A community cleanup will be hosted for the Eastpointe Community Garden between 10 a.m. and 3 p.m. Saturday, April 24.

A community cleanup will be hosted for the Eastpointe Community Garden between 10 a.m. and 3 p.m. Saturday, April 24.

Photo provided by Peggy DiMercurio


Eastpointe Community Garden looking for volunteers for annual cleanup

By: Brendan Losinski | Roseville - Eastpointe Eastsider | Published April 8, 2021

 The Eastpointe Community Garden provides vegetables for local senior citizens and food banks, space for community members to grow their own vegetables, and a public area for enjoyment.

The Eastpointe Community Garden provides vegetables for local senior citizens and food banks, space for community members to grow their own vegetables, and a public area for enjoyment.

Photo provided by Peggy DiMercurio

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EASTPOINTE — Urban Seed will be hosting a cleanup of the Eastpointe Community Garden to help prepare it for use this summer.

Urban Seed, the organization that oversees the garden, hosts such a cleanup each year so that it remains a beautiful public space available for use by the whole town.

“The garden cleanup will be on April 24. It is open hours from 10 a.m. to 3 p.m.,” said cleanup coordinator Peggy DiMercurio. “People can come for as little or as much as they want to. Every little bit helps.”

Cleanups are important for several reasons.

“There are a few reasons,” board member Bill Randazzo said in an email. “One: To clean up any garbage that has blown there from the winter and early spring. Two: There are many things to do besides clean. There is also getting the garden beds ready for (the) late spring crop and summer crop. There is weeding and preparing the garden beds by adding compost and other organic fertilizers. Three: There is mulching and covering large areas with wood chips to help with weed suppression. This cuts down on later work. It’s also to bring out all the stuff we store for the winter to make the garden more colorful.”

Once cleaned up, the garden will be available for use by any Eastpointe resident. Urban Seed Members stressed how important a resource it can be for a community such as Eastpointe.

“We are a 500-feet (long), 80-feet wide property, and we have a large area that we plant in raised beds,” DiMercurio said. “Fifty percent of the garden is grown and donated to senior residents and food banks and anyone in the community who wants some fresh vegetables and herbs. We have to keep up with weeding, watering, cleaning. We’ve had a lot of debris blow in off of Gratiot. We have about 20 backyards worth of cleanup. This way, we can officially open for May 15 when we open for our 10th season. We also rent raised beds so members of the community can plant their own produce they can keep for themselves and their family.”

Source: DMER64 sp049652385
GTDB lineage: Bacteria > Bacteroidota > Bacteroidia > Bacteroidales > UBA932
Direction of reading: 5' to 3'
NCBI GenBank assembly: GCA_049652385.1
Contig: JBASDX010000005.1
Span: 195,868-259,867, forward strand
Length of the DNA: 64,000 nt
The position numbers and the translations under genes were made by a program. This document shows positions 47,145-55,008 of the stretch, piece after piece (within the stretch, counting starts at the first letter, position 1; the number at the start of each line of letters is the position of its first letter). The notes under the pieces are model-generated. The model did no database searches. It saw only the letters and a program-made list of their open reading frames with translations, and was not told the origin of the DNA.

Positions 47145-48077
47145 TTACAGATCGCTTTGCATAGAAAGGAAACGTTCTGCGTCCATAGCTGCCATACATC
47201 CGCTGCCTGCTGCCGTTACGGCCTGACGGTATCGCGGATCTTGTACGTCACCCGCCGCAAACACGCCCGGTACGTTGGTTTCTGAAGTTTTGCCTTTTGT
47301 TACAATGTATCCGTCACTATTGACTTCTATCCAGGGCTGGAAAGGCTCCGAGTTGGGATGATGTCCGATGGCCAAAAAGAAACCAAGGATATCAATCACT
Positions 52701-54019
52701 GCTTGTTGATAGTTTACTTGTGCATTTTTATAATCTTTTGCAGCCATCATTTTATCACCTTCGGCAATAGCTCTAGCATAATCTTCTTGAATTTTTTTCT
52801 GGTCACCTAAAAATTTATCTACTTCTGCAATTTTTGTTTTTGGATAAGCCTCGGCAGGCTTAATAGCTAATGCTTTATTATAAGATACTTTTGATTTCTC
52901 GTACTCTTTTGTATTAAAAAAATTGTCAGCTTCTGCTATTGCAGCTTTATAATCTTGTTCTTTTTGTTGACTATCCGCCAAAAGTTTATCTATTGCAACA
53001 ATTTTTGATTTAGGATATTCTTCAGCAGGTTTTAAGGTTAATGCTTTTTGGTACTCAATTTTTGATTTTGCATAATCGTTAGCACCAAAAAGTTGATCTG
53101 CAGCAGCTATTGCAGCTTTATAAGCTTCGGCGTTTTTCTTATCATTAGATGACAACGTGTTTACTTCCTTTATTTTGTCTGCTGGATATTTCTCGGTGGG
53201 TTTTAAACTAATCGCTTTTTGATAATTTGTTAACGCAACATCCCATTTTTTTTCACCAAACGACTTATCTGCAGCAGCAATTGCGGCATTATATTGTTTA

“It’s an important resource for Eastpointe because we help provide fresh food to local groups in need,” added Randazzo. “We introduce neighbors to new varieties of vegetables you can’t get at the store. It helps bring the community together with a shared goal of helping others. We help maintain an open lot that would normally just be a wild lot. It gives people a spot to come and eat lunch or read or just those looking for a semi-quiet area to enjoy their day.”

There will be a variety of efforts the volunteers can work on.

“We will be breaking up into teams so people can do what they want to do and maintain (social distancing),” DiMercurio said. “We’ll be moving wood chips and soil, pulling weeds, painting furniture and pots, clearing new planting areas. We’ll be trimming back dead plants and setting up our fairy garden, which is a whimsical little area we have for decoration.”

Health and safety measures will be in place during the cleanup. Additional efforts will continue throughout the summer and fall to ensure the garden remains in working order for the growing season.

“We do a cleanup every year. We do weekly work parties once everything is planted, and we are always looking for volunteers,” DiMercurio said. “Many of us wear masks even outside. Our boxes make it easy to stay 6 feet apart, so we can spread out. It’s a large garden, so there’s a lot of places to stay separated. We were able to still enjoy the garden last year because people took those precautions.”

The garden is funded by donations or the fees coming from people who rent beds in the garden. The donations pay for materials such as seeds, mulch and soil. Those who wish to sign up or find more information can contact DiMercurio by emailing peggy@urbanseed.info.

“We could really use the help this year because we are trying to beat our best season of growing,” Randazzo wrote. “We want to try to grow as much food as possible to feed as many as we can. Help us help others that are in need. Help us beautify a small area of the city to bring joy and happiness to others.”

He went on to say that the garden is something important to him and something that can be important for Eastpointe.

“I can’t honestly speak for others, but for me, it gives me pride. It helps me be creative by building different styles of beds and watering systems. It gives me an outlet for extra energies and anxiety I might have. It helps me help others. I have many ideas, and it gives me an outlet for them,” Randazzo wrote. “I started gardening about 14 years ago and fell in love with it. I have extra energy, and I wanted to put it towards something constructive, so I decided to help a community garden. I’d love it if we could put a community garden every few blocks so we could take care of that few blocks of people. Show people how to food prep, can, grow and create. We need to take back gardening and growing for ourselves.”

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